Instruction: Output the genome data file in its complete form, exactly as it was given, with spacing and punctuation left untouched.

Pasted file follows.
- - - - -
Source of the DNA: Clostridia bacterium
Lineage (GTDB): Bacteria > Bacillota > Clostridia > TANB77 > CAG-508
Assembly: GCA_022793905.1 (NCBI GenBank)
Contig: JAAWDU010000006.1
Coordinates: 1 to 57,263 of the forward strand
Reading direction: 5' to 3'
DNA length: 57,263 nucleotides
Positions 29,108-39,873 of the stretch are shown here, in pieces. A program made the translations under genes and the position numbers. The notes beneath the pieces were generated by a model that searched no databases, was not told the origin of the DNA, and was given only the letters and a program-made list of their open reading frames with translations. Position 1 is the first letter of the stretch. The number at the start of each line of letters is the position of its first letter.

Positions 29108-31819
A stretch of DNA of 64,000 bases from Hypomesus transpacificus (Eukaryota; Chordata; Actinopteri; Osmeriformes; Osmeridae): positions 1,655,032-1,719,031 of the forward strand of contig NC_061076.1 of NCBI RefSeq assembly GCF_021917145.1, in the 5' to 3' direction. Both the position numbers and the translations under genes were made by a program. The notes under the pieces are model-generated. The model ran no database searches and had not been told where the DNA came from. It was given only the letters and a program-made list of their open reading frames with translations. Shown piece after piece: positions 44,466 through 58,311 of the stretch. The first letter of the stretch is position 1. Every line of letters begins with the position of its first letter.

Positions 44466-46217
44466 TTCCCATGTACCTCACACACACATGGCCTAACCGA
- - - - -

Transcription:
Source of the DNA: Clostridia bacterium
Lineage (GTDB): Bacteria > Bacillota > Clostridia > TANB77 > CAG-508
Assembly: GCA_022793905.1 (NCBI GenBank)
Contig: JAAWDU010000006.1
Coordinates: 1 to 57,263 of the forward strand
Reading direction: 5' to 3'
DNA length: 57,263 nucleotides
Positions 29,108-39,873 of the stretch are shown here, in pieces. A program made the translations under genes and the position numbers. The notes beneath the pieces were generated by a model that searched no databases, was not told the origin of the DNA, and was given only the letters and a program-made list of their open reading frames with translations. Position 1 is the first letter of the stretch. The number at the start of each line of letters is the position of its first letter.

Positions 29108-31819
A stretch of DNA of 64,000 bases from Hypomesus transpacificus (Eukaryota; Chordata; Actinopteri; Osmeriformes; Osmeridae): positions 1,655,032-1,719,031 of the forward strand of contig NC_061076.1 of NCBI RefSeq assembly GCF_021917145.1, in the 5' to 3' direction. Both the position numbers and the translations under genes were made by a program. The notes under the pieces are model-generated. The model ran no database searches and had not been told where the DNA came from. It was given only the letters and a program-made list of their open reading frames with translations. Shown piece after piece: positions 44,466 through 58,311 of the stretch. The first letter of the stretch is position 1. Every line of letters begins with the position of its first letter.

Positions 44466-46217
44466 TTCCCATGTACCTCACACACACATGGCCTAACCGA